Julie frowned. “Are the pair of you trying to get rid of me now? After all this time? All th-those letters?” She wrung her hands together, her mind already leaping to what the society pages would proclaim at her being rejected as a mail-order bride. Forrest sat up straight when he heard her frustrated tone. “Now, Julie, we weren’t—” “Because I’ll have you know that I very much have made up my mind to be married, gentlemen.” Julie crossed her arms over her chest in defiance, though it was hard for her to stay sitting upright given the swaying nature of the wagon, and she almost cursed when she fell sideways, prompting a quick hand from Will to catch her before she tumbled headfirst out of the wagon. Will let out an exasperated grunt. “Life won’t be easy with us.” “Yes, I know this. Forrest was perfectly clear in the year of letters we exchanged.” She gave Forrest a meaningful look that had the big man blushing. “So I was.” He glanced over at Will and added, “So we were.” Julie raised an eyebrow in surprise. “You wrote me?” she asked, looking at Will, who was leaning back in his saddle and looking like he wished to be anywhere but there. “Sure did,” he answered, but said no more. “You never...I didn’t know it wasn’t you.” She gave Forrest a look of reproach, but he only shrugged. “Made sense for you two to talk beforehand if you were serious about having the both of us.” “Well, I suppose so,” Julie sighed. If polite New York society thought it already had the juiciest drama from her little adventure, it would fly into a tizzy over what Julie had truly decided to do. Though the spy who had told the pages about her plan to go West had ruined her efforts at secrecy, they hadn’t discovered the whole of her plan. If they had, Julie wouldn’t have just made the society pages, she would have sustained them for society pages, she would have sustained them for months, possibly even years. And she might still if her secret ever came to light, which was that Julie Baptiste, heiress of the esteemed Baptiste family, hadn’t simply agreed to be a bride for the sake of a teaching position and the chance of adventure on the frontier to one man. She’d agreed to do it with two.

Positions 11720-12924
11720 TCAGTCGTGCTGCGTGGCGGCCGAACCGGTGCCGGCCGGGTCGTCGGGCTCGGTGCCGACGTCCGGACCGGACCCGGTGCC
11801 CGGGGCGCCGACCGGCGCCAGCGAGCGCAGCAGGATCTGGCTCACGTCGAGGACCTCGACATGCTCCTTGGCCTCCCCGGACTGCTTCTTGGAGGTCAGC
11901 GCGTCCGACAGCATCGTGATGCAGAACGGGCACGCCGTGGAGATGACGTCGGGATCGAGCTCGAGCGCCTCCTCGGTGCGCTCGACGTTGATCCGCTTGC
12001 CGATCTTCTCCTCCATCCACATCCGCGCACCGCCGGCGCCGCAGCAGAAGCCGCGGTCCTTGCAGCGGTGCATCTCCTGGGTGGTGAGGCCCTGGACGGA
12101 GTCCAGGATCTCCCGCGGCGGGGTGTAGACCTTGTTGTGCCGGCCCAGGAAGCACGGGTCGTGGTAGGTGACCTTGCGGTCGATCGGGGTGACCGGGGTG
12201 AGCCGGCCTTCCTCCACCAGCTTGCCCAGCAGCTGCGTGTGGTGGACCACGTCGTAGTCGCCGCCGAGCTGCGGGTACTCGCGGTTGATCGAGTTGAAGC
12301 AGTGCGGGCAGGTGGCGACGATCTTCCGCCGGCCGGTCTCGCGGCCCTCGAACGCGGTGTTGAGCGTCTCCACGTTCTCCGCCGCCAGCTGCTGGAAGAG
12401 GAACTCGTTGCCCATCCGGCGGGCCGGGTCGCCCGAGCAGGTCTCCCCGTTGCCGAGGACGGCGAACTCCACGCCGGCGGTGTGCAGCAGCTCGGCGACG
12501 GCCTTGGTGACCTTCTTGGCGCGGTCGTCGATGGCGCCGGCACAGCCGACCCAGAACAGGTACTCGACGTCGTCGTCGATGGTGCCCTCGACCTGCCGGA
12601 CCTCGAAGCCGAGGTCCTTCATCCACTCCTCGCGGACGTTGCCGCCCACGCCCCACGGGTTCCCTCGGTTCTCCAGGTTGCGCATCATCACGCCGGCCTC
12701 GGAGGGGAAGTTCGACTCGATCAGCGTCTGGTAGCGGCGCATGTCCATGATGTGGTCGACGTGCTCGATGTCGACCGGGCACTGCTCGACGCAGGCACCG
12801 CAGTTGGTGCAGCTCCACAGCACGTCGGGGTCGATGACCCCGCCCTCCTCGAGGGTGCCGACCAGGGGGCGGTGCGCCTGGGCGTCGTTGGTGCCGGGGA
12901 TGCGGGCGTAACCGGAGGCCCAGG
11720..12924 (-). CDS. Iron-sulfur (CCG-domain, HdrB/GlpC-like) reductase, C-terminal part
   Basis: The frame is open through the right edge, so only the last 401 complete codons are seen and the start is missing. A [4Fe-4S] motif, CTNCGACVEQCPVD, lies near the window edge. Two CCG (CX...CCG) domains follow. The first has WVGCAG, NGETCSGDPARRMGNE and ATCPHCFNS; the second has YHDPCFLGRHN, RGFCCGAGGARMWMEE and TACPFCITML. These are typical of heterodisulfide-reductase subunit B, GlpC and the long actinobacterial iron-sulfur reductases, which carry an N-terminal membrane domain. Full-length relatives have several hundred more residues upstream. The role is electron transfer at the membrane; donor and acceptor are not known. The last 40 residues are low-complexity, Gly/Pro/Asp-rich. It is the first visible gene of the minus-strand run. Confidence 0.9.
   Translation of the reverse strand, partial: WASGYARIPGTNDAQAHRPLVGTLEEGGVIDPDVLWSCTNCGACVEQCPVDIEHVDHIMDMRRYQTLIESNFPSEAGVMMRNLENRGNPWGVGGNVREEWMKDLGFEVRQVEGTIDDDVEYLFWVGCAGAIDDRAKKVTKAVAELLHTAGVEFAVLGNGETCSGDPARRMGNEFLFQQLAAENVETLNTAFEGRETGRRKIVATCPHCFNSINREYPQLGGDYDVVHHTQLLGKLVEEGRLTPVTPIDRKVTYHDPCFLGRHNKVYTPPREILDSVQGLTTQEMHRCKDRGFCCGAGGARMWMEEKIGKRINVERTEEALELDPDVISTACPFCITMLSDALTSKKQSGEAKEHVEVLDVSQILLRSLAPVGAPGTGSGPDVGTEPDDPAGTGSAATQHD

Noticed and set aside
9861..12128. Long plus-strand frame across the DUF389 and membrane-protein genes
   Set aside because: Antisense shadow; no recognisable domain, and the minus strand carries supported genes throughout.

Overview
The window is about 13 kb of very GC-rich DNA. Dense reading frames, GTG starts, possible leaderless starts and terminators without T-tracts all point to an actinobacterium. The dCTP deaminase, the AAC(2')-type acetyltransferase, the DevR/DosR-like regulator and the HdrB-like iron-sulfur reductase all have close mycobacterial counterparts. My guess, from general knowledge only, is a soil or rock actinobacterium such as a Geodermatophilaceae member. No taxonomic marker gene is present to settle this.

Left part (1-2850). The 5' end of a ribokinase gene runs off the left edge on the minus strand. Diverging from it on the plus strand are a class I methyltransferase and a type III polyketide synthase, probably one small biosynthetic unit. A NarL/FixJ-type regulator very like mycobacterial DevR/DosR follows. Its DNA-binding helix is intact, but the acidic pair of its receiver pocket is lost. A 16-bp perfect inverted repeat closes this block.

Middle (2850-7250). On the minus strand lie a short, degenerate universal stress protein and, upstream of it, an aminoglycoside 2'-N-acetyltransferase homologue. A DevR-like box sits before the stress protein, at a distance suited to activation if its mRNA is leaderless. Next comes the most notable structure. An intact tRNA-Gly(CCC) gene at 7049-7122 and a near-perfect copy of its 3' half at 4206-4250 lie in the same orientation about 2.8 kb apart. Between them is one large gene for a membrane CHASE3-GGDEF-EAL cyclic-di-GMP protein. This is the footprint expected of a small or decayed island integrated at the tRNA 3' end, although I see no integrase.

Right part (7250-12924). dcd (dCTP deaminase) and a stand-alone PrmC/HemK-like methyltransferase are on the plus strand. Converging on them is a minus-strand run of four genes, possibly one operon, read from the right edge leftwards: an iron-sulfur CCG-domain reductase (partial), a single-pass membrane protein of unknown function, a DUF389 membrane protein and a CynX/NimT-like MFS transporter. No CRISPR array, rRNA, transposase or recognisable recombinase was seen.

God, woman, where are you in all this lace?” he huffed, making sure to get the entirety of her train safely up on the bench next to her. “It’s the height of fashion,” she informed him primly. Will snorted, still shoving swaths of silk satin up next to her. “Seems like a waste.” Julie stiffened at his casual comment and looked down at her hands, even though she knew he couldn’t see the hurt in her eyes, not with the near darkness they were in, relieved only by the bright light of the moon. Noticing that she’d gone still, Will sighed, “I didn’t mean—Julie, you looked beautiful today.” “Thank you,” she said, her voice small. She kept her eyes on her lap and, working to keep her voice even, began to ask about Forrest when Will spoke. “Darlin’,” he tried, one of his hands coming to rest over both of hers, which were tightly clasped in her lap. “I’m sorry. Sometimes I speak before I think. Y-you were the most beautiful thing I’ve ever seen in my life today.” He picked up a fistful of her skirt and gave it a gentle shake. “This wasn’t a waste. Not an inch of it.” He was whispering now, voice low and husky. She could hear the sincerity in his voice and she swallowed hard at the raw emotion she heard.